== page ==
In a nutshell, being an authorized credit card user means someone has authorized you to use their credit card account. If you’re added to a credit card account as an authorized user, you will receive a credit card in your name, linked to the primary account owner’s account, and you will be considered a secondary account holder.
While authorized users are considered account holders, they are not responsible for ensuring financial obligations to the credit card company are satisfied – meaning they don’t generally receive the account statement and aren’t legally responsible for paying the amounts due. That is the responsibility of the primary account holder. The primary account holder also receives the credit card statement.
Even though an authorized user isn’t responsible for the financial obligations on the account, they can be impacted by whether or not the account is paid on time. Since they are considered account holders, any activity on the account that is reported by the creditor to any of the major credit bureaus will appear on the authorized user’s credit reports. If the primary account holder pays as agreed, it can help an authorized user establish or build a positive credit history. If they don’t, however, it can have a negative impact. Depending on the credit scoring model, credit scores may also be impacted.
Authorized users generally do not have the same account privileges as the primary account holder – they generally cannot make changes to the account, such as requesting a credit increase or adding other authorized users.
Before you become an authorized user on someone’s credit card account, or before you allow someone to become an authorized user on yours, here are some things to keep in mind.
What should you know before becoming an authorized user?
Being an authorized user can be one way to establish responsible credit habits. Some parents will add their children as authorized users to help them establish and build a credit history. Some couples will also add each other as authorized users on an account.
But “you are going to inherit the credit of that cardholder” – for better or worse, said Jennifer Cox, Equifax chief client officer, who has worked in the credit card industry for decades. If you are considering becoming an authorized user on someone else’s account, it’s a good idea to discuss their credit situation with them.
What should you know before adding an authorized user?
If you’re considering adding an authorized user to your credit card, it’s important to realize that you will be financially responsible for any purchases they make. As the primary account holder, it’s important to know that your credit and finances could be at risk if an authorized user increases the amount you owe. While you can remove an authorized user at any time, as the primary account holder, any charges they make remain your responsibility.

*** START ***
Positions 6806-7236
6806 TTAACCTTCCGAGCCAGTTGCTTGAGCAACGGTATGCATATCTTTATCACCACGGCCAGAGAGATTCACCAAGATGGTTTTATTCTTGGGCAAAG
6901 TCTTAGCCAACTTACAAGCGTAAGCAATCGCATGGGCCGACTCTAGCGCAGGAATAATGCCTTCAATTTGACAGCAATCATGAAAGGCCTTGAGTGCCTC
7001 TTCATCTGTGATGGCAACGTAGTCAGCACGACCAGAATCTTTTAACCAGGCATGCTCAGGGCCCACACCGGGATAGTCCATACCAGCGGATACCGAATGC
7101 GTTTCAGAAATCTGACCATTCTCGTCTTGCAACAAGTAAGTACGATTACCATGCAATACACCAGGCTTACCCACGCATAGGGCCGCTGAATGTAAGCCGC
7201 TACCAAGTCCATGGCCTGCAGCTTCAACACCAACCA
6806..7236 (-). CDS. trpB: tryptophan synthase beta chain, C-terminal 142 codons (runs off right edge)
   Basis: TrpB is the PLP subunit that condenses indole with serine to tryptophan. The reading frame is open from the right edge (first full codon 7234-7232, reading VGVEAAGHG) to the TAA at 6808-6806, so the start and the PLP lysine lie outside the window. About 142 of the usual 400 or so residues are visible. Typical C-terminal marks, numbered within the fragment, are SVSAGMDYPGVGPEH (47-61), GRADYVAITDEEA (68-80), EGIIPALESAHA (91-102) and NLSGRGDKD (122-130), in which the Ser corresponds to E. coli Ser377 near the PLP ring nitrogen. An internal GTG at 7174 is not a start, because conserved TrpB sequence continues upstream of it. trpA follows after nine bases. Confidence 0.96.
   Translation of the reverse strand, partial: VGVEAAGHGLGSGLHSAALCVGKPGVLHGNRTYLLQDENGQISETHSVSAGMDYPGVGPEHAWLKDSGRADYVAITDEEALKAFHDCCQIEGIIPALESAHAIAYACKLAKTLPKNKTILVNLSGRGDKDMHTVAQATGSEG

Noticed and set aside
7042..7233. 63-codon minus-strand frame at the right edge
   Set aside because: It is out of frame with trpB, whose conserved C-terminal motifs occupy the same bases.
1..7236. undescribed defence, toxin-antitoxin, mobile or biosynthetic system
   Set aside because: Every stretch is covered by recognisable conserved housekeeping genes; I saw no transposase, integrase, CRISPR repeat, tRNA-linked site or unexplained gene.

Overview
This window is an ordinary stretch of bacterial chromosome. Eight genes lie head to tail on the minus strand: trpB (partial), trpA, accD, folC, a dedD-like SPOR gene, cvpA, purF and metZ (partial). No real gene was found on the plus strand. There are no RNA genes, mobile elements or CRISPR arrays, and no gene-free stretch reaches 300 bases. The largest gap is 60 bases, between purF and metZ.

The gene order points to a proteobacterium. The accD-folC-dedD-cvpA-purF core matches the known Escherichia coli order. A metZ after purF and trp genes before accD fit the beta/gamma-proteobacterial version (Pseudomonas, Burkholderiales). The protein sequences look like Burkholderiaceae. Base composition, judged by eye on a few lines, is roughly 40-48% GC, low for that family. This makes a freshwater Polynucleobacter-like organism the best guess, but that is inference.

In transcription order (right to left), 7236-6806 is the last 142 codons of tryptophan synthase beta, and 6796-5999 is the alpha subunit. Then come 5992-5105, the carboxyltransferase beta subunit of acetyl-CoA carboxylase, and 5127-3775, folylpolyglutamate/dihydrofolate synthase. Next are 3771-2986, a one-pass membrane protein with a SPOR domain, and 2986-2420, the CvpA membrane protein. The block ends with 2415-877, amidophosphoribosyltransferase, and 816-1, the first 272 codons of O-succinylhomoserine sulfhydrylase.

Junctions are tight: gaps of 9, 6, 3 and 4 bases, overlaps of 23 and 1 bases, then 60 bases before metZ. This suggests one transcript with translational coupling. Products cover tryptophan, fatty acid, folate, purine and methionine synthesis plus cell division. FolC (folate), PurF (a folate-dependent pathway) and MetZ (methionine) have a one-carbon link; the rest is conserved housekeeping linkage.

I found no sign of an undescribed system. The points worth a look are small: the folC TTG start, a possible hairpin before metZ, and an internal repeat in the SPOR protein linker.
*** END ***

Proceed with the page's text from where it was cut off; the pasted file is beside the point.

It can be helpful to have a plan set up beforehand for card usage, Cox said. If you’re a parent considering adding a child as an authorized user, take some time to discuss it and make sure they know how credit and credit cards work.
Some card accounts allow you to set a limit on the amount an authorized user can spend on the card, or set online access levels for an authorized user – they may only be allowed to make payments or review recent charges, for instance. Contact the credit card company to find out more information on what authorized users can or can’t do on your account.
Most importantly, Cox said,”make sure the authorized user status works for both parties over time.” If it doesn’t, take steps to end the arrangement.
To remove an authorized user, call the credit card company and ask for removal. If you want to remove yourself as an authorized user, you may be able to call and request it, depending on the lender.
The information contained in this blog post is designed to generally educate and inform visitors to the Equifax Finance Blog. The blog posts do not give, and should not be assumed to provide, personalized tax, investment, real estate, legal, retirement, credit, personal financial, or other professional advice. Before making any financial decision, you should always consult with the appropriate professionals who can explain your options, rights, and legal responsibilities, and advise you on any tax, legal, credit, or business implications that may result from those decisions. The views and opinions expressed by the authors of blog posts are their own views and may not be the views or opinions of Equifax, Inc. and/or its affiliates.